Loads of good explaining, with reminders, time and again, of how much remains unknown, neatly putting the death of science into perspective.

Pub Date: May 6, 2003

ISBN: 0-7679-0817-1

Page Count: 304

Publisher: Broadway

Review Posted Online: May 20, 2010

Kirkus Reviews Issue: April 1, 2003

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A tiny book, not much bigger than a pamphlet, with huge potential impact.

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NO ONE IS TOO SMALL TO MAKE A DIFFERENCE

A collection of articulate, forceful speeches made from September 2018 to September 2019 by the Swedish climate activist who was nominated for a Nobel Peace Prize.

Speaking in such venues as the European and British Parliaments, the French National Assembly, the Austrian World Summit, and the U.N. General Assembly, Thunberg has always been refreshingly—and necessarily—blunt in her demands for action from world leaders who refuse to address climate change. With clarity and unbridled passion, she presents her message that climate change is an emergency that must be addressed immediately, and she fills her speeches with punchy sound bites delivered in her characteristic pull-no-punches style: “I don’t want you to be hopeful. I want you to panic. I want you to feel the fear I feel every day. And then I want you to act.” In speech after speech, to persuade her listeners, she cites uncomfortable, even alarming statistics about global temperature rise and carbon dioxide emissions. Although this inevitably makes the text rather repetitive, the repetition itself has an impact, driving home her point so that no one can fail to understand its importance. Thunberg varies her style for different audiences. Sometimes it is the rousing “our house is on fire” approach; other times she speaks more quietly about herself and her hopes and her dreams. When addressing the U.S. Congress, she knowingly calls to mind the words and deeds of Martin Luther King Jr. and John F. Kennedy. The last speech in the book ends on a note that is both challenging and upbeat: “We are the change and change is coming.” The edition published in Britain earlier this year contained 11 speeches; this updated edition has 16, all worth reading.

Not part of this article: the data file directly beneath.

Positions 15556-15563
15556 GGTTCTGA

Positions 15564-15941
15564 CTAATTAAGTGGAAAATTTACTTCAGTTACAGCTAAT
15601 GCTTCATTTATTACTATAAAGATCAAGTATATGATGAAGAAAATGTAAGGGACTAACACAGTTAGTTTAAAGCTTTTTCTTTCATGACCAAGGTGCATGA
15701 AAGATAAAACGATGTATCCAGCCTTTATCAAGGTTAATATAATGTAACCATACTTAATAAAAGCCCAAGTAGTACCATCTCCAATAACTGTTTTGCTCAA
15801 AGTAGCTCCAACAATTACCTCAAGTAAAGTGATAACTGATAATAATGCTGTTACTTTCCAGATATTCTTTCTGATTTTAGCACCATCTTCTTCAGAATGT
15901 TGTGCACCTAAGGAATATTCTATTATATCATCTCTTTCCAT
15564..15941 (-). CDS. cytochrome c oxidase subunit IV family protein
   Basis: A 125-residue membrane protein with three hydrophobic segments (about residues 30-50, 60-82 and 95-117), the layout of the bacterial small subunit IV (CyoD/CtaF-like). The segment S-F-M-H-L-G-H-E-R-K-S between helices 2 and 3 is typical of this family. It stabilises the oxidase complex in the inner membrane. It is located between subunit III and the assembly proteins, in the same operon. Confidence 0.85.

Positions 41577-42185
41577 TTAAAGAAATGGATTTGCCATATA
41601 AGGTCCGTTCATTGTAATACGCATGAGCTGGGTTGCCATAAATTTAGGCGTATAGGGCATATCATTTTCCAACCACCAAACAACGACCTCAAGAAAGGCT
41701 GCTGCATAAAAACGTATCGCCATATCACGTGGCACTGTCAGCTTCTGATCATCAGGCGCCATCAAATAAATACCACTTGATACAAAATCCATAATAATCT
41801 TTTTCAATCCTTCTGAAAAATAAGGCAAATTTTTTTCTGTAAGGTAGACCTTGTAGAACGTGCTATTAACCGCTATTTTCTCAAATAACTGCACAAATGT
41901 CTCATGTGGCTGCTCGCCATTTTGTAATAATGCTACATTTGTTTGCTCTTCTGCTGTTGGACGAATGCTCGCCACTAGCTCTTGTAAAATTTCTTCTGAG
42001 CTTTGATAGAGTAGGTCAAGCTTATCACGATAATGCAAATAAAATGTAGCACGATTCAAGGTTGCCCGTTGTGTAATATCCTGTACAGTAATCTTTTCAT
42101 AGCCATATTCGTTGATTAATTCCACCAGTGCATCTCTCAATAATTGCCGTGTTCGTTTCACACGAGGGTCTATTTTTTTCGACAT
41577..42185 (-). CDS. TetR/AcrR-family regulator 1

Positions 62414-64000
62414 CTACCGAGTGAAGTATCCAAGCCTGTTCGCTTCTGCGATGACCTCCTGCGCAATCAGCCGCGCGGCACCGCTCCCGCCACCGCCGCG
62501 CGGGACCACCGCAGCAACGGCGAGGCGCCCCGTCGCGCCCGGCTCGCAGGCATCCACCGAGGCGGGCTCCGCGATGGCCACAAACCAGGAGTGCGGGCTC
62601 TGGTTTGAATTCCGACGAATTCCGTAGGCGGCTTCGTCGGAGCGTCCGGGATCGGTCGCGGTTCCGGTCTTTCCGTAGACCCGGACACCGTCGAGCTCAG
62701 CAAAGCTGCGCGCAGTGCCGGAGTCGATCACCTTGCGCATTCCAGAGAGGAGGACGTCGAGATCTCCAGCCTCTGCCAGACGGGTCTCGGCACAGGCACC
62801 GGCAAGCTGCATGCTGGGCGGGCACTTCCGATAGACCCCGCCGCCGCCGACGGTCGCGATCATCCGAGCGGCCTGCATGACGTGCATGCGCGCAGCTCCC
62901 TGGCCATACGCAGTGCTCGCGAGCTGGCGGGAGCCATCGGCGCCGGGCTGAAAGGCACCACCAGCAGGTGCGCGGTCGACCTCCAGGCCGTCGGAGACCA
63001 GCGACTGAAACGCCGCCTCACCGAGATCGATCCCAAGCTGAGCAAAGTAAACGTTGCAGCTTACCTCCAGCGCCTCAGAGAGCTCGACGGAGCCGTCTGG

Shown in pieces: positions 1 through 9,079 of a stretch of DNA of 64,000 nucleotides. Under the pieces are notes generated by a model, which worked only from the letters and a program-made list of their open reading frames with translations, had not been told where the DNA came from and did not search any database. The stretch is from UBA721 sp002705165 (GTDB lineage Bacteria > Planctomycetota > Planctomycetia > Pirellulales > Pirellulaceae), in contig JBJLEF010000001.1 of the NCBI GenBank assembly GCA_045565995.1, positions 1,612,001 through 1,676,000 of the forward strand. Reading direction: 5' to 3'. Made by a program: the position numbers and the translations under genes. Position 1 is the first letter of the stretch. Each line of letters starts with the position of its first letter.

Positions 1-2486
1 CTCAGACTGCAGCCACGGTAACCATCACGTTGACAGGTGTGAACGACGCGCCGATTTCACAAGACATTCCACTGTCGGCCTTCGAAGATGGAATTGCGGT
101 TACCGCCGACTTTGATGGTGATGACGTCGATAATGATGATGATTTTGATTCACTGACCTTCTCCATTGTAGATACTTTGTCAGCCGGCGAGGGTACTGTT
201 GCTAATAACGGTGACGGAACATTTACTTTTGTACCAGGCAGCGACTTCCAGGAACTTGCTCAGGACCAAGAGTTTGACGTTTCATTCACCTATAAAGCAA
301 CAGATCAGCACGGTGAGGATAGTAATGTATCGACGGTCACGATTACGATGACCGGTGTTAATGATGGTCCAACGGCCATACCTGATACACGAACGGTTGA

A tiny book, not much bigger than a pamphlet, with huge potential impact.

Pub Date: Nov. 26, 2019

ISBN: 978-0-14-313356-8

Page Count: 112

Publisher: Penguin

Review Posted Online: Nov. 3, 2019